A Power of Attorney grants those people we trust the most, the power to do this.  It is the legal step that grants important powers to ensure that the care, welfare and administration of your financial and legal affairs are managed by those you most trust. 

Preparing these documents well in advance assists you and your family to prepare for your future care.  It also may avoid conflict between loved ones as you have set a clear path for your care.

Very often, a Power of Attorney is prepared for disposing a real property. This will enable you to sell the property without your physical presence. The attorney will sign the documents such as agreement and assignment for you. You must find a lawyer to prepare a Power of Attorney and handle its execution. Buyer does not accept invalid or doubtful Power of Attorney.


Terms Frequently Used in Wills

Beneficiary: Person entitled to receive assets from a testator/testatrix's estate.

Bequest: Specific item left to someone under a Will - e.g. an item of jewelry, a painting, etc.

Estate: Term used to generally describe testator/testatrix's possessions, assets and affairs on death.

Executor: Male person appointed to handle the testator/testatrix’s affairs on death. Female person appointed is called Executix.

Legacy: Amount of money left to someone under a Will. Person left an amount of money under a Will is called Legatee.

Residue: Remainder of assets once any specific bequests, legacies, expenses, etc have been paid. More often, it is called Residuary Estate.

Testator: Male person making a Will. Female person making a Will is called Testatrix.

Trustee: Another term used for the Executor holding assets in trust for a beneficiary of the Will.


What is a Will?

A Will is a legal document which records your intentions as to who receives your assets, who will manage your affairs and who will look after your children after your death.  If you do not have a Will at the time of your death, the above matters will be determined according to the laws of intestacy (i.e. having no wills). The manner of distribution under the "no-will" laws may not match your intentions.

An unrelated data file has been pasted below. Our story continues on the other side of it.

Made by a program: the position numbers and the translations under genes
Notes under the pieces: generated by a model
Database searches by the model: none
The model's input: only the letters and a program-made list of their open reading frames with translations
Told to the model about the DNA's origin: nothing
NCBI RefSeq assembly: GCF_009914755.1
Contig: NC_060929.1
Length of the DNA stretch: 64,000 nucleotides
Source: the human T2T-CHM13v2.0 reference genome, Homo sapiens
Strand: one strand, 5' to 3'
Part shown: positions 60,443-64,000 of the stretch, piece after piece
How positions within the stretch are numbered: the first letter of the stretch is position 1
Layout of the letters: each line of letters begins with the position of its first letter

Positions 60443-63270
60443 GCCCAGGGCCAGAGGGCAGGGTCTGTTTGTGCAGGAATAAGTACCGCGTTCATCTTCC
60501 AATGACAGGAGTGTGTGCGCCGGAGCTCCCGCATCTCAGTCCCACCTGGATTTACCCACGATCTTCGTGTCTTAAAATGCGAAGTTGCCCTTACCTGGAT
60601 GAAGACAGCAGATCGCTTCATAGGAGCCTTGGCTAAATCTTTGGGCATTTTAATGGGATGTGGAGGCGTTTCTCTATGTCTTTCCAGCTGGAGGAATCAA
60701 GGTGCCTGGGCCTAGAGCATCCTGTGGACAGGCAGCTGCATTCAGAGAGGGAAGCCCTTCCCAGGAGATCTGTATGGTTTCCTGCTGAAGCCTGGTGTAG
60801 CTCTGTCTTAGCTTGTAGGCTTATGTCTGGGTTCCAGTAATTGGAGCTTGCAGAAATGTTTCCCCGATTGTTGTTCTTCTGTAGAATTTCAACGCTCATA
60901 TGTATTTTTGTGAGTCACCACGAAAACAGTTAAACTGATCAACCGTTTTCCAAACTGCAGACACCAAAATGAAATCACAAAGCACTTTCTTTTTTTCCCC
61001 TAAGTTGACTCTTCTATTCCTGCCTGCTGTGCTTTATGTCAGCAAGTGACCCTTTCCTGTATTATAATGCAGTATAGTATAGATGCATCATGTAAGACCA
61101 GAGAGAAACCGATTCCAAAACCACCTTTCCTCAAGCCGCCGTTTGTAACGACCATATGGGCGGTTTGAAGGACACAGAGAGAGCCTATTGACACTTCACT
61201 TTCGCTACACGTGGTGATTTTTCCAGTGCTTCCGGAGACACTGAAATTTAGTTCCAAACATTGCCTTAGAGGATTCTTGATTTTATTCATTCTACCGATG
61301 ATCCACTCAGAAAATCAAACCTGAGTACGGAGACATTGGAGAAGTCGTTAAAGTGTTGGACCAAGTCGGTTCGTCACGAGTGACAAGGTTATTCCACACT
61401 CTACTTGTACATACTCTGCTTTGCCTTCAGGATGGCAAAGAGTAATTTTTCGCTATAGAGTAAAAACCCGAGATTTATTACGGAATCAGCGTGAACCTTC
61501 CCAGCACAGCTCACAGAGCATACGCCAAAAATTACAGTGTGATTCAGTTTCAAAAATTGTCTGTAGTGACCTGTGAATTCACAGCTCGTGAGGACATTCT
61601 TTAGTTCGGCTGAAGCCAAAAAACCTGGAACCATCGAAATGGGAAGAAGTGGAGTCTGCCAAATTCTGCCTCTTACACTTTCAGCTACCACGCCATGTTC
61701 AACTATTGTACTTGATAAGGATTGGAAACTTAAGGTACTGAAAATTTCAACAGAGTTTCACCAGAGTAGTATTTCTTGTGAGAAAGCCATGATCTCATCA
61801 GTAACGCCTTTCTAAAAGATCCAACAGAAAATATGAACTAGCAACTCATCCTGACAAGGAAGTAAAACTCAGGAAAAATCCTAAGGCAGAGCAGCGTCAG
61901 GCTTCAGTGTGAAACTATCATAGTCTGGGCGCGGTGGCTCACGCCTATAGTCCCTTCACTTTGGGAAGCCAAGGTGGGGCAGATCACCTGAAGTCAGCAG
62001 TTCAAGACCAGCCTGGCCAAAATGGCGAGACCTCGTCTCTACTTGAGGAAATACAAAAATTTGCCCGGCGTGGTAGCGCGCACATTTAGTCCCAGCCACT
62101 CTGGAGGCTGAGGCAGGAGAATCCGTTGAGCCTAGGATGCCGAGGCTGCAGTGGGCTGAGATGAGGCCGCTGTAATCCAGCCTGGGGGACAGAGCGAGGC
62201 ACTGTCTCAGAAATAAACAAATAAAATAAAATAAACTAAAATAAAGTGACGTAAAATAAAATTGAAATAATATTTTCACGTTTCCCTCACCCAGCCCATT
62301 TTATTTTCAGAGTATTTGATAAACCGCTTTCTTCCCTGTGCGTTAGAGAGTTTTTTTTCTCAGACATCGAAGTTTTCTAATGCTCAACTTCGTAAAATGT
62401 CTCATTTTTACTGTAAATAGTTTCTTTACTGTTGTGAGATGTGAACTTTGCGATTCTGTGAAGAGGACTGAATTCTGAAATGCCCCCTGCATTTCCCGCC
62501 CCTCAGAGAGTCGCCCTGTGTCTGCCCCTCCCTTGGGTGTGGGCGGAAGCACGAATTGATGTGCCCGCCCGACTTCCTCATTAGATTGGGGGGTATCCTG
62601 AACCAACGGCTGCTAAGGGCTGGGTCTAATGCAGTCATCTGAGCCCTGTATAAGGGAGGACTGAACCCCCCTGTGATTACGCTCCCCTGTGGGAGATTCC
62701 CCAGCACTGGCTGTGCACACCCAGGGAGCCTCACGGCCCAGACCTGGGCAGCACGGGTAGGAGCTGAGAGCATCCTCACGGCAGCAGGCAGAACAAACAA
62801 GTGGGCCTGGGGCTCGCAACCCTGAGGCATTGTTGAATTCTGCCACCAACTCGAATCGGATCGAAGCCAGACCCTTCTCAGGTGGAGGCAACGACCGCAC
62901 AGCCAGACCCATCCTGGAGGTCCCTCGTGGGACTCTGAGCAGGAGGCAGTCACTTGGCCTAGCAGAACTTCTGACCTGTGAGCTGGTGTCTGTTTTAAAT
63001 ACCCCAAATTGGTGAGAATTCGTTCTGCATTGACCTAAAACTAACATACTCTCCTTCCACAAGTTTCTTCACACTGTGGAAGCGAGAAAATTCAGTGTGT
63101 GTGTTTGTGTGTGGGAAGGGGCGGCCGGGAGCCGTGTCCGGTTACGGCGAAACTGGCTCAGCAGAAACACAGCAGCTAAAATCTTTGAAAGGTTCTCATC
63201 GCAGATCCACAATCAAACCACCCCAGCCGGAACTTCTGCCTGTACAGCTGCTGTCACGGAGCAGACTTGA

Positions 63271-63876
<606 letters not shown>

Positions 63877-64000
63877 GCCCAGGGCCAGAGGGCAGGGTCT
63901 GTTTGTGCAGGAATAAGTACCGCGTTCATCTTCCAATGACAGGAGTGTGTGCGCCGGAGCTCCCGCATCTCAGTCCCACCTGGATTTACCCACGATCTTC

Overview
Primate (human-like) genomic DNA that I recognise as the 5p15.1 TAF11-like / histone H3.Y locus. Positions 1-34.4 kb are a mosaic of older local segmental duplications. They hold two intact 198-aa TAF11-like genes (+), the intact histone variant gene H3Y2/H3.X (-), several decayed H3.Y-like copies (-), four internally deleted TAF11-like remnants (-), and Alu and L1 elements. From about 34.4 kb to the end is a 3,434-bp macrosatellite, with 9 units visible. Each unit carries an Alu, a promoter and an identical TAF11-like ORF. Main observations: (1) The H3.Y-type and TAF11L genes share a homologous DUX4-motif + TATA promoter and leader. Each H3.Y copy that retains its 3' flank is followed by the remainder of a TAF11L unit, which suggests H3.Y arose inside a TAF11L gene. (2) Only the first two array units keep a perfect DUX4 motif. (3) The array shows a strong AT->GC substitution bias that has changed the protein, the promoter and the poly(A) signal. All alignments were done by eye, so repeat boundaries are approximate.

When to Make a New Will ?

An existing will can be replaced by a new will. People make a new will because of the following possible reasons:-

  • having just got married. Marriage revokes all earlier wills. No will may be needed.
  • separation with the spouse, divorced or spouse's death.
  • having a new child.
  • having a big fortune e.g. inheritance, mark-six lottery winning.

Wills, Succession Planning and Estates

Esate Duty Abolished

Estate duty (inheritance tax or death duty) has been abolished in Hong Kong. Succession planning nowadays has become simpler. Legacies are not subject to Government tax unless a transfer of beneficial interests not within the scope of the laws of succession.

Wills are not just for senior citizens.  Wills are particularly important to parents who wish to provide their own children security. Children can be clear who will be taking their care should their parents or guardians come to an untimely death.

Some people do not have any obvious dependants. A Will can avoid the Government taking control of assets on his demise.

Simplest succession planning is by preparing a will. Our lawyers are in a position to carry out such a simple task. However, there many be some other related issues such as the dealing of assets in joint names, the freezing of assets before probate is granted. Our lawyers can provide you with up to date and timely advice on preparing your will and succession planning so that the assets are distributed according to the will.